I stand in front of the church, the rainbow suitcase in my hands. The pews are packed and dozens of people line the overflow area. I’m shaking but determined to go through with this. Taking a deep breath, I step up to the microphone.
“The greatest tribute I can pay Mom is to share this suitcase with you. We started making it when I was five years old and Mom was diagnosed with cancer. She would spend months at a time in hospital and this suitcase was full of special things that reminded me of her.” I carefully place it on a table near the pulpit. “As you can see, it’s just an ordinary cardboard case; the type kids used for school years ago. Mom and I had great fun decorating it.” I rotate it slowly so everyone can see the splotchy yellow sunflowers with fat green stalks and a rainbow that arches across a sky of azure blue.
“Mom was a Wizard of Oz fan and that’s what inspired the rainbow theme. Looking back, I think it was her way of preparing me for losing her. She told me many times that God’s home was somewhere over the rainbow; that one day we would all go to live in a better place with Him.”
I pop the latches on the case. “The things inside here symbolize who Mom was to me.” I draw out a small bottle of perfume and dab some on my wrists. “This was Mom’s favourite perfume. If you knew Mom, you’ll be familiar with it.” Some of the people nod as the fragrance drifts across the church; the sweetness of honeysuckle mingled with sandalwood and a hint of jasmine. “Mom’s presence was like this perfume; it filled the space she was in and brought joy and happiness to those nearby.”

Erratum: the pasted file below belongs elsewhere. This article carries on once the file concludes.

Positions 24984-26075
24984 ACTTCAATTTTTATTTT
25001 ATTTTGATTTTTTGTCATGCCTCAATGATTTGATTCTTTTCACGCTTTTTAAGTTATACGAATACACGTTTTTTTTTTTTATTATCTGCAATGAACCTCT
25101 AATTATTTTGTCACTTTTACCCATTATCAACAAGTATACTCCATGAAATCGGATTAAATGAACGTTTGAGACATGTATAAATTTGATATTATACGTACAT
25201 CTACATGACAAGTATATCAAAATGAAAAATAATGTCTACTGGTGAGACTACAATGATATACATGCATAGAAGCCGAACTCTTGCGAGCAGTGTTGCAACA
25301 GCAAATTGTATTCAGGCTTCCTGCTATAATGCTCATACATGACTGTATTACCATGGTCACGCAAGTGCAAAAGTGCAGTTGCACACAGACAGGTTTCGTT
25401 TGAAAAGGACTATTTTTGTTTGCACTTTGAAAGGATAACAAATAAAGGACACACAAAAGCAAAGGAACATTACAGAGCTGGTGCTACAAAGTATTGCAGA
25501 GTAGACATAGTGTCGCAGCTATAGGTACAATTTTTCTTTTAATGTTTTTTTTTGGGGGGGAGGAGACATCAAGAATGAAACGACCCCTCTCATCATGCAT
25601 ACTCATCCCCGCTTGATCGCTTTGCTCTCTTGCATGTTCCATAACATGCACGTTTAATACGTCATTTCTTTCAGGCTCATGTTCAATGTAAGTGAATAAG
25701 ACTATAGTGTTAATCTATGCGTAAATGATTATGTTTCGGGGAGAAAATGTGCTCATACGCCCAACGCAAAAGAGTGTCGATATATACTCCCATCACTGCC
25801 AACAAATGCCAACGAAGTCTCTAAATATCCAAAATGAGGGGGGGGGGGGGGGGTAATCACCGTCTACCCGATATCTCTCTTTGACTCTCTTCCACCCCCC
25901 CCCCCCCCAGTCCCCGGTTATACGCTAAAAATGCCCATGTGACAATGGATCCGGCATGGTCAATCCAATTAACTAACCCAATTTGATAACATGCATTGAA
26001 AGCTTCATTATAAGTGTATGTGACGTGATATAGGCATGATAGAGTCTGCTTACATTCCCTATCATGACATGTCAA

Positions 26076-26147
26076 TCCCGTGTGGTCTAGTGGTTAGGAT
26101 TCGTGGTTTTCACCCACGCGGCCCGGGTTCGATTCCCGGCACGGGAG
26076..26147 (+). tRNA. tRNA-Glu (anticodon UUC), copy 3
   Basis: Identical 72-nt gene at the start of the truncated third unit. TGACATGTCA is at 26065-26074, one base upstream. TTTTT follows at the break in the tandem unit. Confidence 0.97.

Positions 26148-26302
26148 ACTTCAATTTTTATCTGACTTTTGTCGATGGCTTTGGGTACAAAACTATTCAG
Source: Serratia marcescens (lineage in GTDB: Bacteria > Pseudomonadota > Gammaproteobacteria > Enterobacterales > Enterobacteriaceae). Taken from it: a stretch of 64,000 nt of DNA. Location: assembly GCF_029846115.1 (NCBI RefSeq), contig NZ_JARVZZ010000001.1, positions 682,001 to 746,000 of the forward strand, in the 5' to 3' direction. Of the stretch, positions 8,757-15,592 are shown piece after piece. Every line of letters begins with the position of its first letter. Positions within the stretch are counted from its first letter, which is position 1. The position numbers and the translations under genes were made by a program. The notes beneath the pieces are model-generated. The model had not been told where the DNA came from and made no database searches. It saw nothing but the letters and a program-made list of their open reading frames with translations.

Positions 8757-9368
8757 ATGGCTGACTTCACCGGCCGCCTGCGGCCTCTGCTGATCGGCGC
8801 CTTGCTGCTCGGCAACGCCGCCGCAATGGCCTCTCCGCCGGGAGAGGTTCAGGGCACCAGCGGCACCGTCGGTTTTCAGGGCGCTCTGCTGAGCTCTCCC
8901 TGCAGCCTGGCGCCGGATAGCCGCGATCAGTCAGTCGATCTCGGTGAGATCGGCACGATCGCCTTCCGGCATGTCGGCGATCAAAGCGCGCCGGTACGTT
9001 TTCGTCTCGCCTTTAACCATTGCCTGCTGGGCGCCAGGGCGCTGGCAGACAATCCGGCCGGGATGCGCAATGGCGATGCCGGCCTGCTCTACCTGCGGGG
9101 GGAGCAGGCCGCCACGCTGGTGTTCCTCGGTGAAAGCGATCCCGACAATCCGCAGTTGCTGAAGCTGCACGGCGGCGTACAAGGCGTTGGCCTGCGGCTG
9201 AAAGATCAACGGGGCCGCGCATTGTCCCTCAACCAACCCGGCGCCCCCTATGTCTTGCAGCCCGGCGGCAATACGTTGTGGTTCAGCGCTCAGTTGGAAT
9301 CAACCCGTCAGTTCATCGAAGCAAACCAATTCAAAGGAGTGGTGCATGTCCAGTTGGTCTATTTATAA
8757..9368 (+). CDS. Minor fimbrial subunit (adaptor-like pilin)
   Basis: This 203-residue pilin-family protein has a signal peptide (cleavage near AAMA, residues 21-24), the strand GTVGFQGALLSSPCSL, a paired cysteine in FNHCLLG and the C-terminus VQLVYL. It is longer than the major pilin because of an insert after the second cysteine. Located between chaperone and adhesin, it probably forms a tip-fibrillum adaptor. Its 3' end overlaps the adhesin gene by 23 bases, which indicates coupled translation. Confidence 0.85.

Next out is a handful of scarves and I drape them across my arm. “Mom wore these scarves when she lost her hair after chemotherapy. Not once, not twice, but four times.” I lift them up; a suffusion of ruby, jade, amber and amethyst. “To me, these are symbols of her courage and strength.”
I replace the scarves and pull out a soft pink cushion, the size of my hand. “Mom made this for me. She said if I felt lonely, I was to cuddle it and pretend she was holding me.” Tears start to flow as I hold it up to my cheek. “This cushion has been my comfort in so many places. It’s been to exams with me, to sleepovers and to hospital. It’s been to the dentist and I even took it overseas. This is Mom’s tenderness, her soft heart and compassion.”
The pastor’s wife hands me a tissue as I lift a pendant from the rainbow case; a glowing pearl caught in a stream of gold. “Mom gave me this for my 16th birthday. She said it was to remind me of the pearl of great value in Matthew 13. She wanted me to remember that nothing in life can compare to God.”
The people nod as I gently touch the rainbow case. There are many more items within but only two more I want to share. I hold up a silver twenty-first key. “As the years passed, Mom was told several times that she only had months to live. Eventually, she told the doctors that she was going to see my twenty-first birthday.” The tears start again and I pause for a moment.
“Most of you will know that she was at my twenty-first party three weeks ago. This key reminds me of her tenacity and determination.”
I sniff back the tears as I pick up the cover of a CD. “I think it’s fitting that I end my eulogy with this.” My voice cracks as I turn my eyes heavenward. “I love you, Mom. I know you’re up there and free at last. This is for you.” I take my seat as the sweet sounds of a young Judy Garland ring across the church.
Somewhere over the rainbow
Way up high
There's a land that I heard of
Once in a lullaby
Somewhere over the rainbow
Skies are blue
And the dreams that you dare to dream
Really do come true
Some day I'll wish upon a star
And wake up where the clouds are far behind me
Where troubles melt like lemon drops
Away above the chimney tops
That's where you'll find me…
"Somewhere Over the Rainbow" music by Harold Arlen and lyrics by E.Y. Harburg
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